Could a human really fall in love with his or her operating system? Well if you watch enough SBS on Friday nights you’d know that humans can fall in love with anything (roller coasters is a particular fave).
So if you conveniently ignore the fact that intelligent computers of the type that you can maintain a properly human conversation with are generations away at least, then as long as your operating system sounds like a flirtatious Scarlett Johansson, Her is not beyond the bounds of credibility (just).
Of course, like all films about people falling in love with inanimate objects (Lars and the Real Girl, 2007, where a man falls in love with a sex doll, being the obvious example), Her is really about the human condition, in particular the alienation created by technology.
People walking around chatting constantly with their computers in the near future of Her isn’t that far removed from our relationship with mobile phones today. The phones may be smart but you’re not doing much for your social skills if you have headphones in whenever you’re in public.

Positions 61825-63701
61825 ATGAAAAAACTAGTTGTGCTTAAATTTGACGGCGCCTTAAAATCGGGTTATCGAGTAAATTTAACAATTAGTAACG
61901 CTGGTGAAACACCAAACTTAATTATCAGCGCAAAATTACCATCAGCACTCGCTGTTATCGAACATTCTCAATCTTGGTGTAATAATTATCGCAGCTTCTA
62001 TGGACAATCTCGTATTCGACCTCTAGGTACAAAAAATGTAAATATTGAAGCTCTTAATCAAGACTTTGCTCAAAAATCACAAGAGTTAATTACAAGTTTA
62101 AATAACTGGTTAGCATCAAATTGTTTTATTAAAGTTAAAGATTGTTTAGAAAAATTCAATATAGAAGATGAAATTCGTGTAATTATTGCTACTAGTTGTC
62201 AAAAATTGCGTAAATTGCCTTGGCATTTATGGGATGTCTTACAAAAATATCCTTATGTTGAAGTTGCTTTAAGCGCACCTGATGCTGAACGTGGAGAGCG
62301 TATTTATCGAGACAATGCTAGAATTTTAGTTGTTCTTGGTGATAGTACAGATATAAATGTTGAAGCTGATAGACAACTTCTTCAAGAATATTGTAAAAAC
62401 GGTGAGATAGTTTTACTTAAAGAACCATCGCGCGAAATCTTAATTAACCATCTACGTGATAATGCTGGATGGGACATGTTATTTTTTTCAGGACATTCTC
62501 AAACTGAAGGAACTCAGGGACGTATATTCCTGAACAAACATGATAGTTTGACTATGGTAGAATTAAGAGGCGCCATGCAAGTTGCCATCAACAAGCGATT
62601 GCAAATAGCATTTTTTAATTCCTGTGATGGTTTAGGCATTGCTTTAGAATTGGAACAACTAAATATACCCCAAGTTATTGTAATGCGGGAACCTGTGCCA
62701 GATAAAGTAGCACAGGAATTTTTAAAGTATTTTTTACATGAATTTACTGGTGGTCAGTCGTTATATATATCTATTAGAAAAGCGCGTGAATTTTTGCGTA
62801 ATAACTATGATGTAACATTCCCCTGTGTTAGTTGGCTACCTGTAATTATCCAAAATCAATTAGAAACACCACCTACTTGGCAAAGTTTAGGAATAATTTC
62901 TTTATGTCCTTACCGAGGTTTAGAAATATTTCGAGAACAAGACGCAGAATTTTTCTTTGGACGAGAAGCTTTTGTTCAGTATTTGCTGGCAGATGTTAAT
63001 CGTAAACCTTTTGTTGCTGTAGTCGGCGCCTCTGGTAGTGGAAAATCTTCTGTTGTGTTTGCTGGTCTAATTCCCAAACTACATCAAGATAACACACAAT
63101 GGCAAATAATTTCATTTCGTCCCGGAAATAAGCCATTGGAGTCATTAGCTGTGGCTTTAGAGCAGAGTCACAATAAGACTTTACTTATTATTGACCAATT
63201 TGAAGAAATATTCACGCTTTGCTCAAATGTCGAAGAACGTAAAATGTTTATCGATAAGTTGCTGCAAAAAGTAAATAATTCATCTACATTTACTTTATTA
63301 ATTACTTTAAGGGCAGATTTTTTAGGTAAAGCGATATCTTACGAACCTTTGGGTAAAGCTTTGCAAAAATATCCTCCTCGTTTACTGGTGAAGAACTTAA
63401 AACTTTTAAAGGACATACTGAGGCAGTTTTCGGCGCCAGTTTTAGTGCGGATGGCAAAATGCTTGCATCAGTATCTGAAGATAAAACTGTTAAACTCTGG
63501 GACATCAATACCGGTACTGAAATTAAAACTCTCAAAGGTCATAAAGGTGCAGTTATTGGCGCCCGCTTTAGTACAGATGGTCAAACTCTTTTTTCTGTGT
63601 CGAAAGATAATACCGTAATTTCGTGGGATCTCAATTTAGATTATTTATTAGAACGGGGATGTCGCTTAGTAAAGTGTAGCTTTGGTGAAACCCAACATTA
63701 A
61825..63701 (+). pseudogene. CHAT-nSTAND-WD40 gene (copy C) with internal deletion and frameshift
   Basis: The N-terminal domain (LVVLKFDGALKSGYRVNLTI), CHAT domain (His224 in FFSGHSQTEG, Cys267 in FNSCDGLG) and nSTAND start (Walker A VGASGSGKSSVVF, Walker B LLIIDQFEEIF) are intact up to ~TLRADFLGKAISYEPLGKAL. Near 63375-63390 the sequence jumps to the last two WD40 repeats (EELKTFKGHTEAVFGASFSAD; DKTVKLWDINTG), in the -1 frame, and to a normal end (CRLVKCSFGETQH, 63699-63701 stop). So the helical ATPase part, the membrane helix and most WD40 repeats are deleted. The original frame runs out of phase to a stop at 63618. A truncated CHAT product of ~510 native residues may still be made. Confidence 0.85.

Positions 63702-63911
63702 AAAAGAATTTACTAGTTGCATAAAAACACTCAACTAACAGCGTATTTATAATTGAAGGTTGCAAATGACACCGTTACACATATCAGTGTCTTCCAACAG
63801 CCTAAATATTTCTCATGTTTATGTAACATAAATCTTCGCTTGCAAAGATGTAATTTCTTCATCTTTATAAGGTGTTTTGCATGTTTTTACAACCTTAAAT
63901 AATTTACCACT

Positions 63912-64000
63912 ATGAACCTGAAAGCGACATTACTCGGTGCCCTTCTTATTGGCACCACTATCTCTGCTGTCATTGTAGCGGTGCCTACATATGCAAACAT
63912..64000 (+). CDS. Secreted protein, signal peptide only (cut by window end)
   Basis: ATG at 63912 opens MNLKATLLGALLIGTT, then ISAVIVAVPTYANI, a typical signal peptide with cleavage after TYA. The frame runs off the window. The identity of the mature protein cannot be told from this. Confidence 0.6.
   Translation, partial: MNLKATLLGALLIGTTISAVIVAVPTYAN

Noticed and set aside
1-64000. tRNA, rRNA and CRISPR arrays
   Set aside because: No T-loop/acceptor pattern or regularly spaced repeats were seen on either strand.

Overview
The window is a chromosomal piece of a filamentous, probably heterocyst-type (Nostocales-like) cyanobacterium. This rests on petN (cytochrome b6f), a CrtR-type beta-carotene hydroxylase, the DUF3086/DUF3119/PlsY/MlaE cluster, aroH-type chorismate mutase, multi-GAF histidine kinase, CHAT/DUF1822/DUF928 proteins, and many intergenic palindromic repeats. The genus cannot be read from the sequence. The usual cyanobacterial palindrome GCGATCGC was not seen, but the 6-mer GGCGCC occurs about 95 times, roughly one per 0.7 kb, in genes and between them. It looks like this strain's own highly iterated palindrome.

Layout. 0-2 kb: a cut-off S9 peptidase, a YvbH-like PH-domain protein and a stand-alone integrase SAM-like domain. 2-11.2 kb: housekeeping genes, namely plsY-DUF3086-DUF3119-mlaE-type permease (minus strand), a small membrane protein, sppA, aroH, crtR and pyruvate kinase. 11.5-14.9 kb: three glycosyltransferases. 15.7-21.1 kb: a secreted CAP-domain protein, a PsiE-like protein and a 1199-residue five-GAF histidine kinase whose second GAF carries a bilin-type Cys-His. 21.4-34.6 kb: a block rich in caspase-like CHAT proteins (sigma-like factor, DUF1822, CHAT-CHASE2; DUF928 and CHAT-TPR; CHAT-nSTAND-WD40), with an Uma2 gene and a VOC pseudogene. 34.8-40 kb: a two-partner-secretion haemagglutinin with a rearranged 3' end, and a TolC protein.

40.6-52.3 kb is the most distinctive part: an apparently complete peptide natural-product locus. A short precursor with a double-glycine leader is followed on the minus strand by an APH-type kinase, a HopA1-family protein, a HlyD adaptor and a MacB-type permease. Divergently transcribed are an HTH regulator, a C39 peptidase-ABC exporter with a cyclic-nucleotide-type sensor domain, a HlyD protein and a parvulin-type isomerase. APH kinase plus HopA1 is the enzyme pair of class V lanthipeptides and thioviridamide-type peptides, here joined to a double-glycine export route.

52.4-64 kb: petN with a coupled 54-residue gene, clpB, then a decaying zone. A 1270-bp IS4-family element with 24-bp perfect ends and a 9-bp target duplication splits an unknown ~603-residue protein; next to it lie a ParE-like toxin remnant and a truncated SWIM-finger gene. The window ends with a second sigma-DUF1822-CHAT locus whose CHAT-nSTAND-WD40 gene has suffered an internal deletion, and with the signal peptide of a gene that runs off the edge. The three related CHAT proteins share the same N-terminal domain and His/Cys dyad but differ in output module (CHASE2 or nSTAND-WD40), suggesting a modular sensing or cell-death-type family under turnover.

At least our dress sense is better today. In Her, jeans are out and high pants are in, though admittedly that’s probably just a comment about conformity or conservatism.
Her is funny, touching and depressing in equal measure – like all good date films. The special effects are clever and understated and Joaquin Phoenix is forgiven for the beard and the narcissistic performance art nonsense of a few years back (type “Joaquin Phoenix beard” into Google if you don’t know what I’m talking about).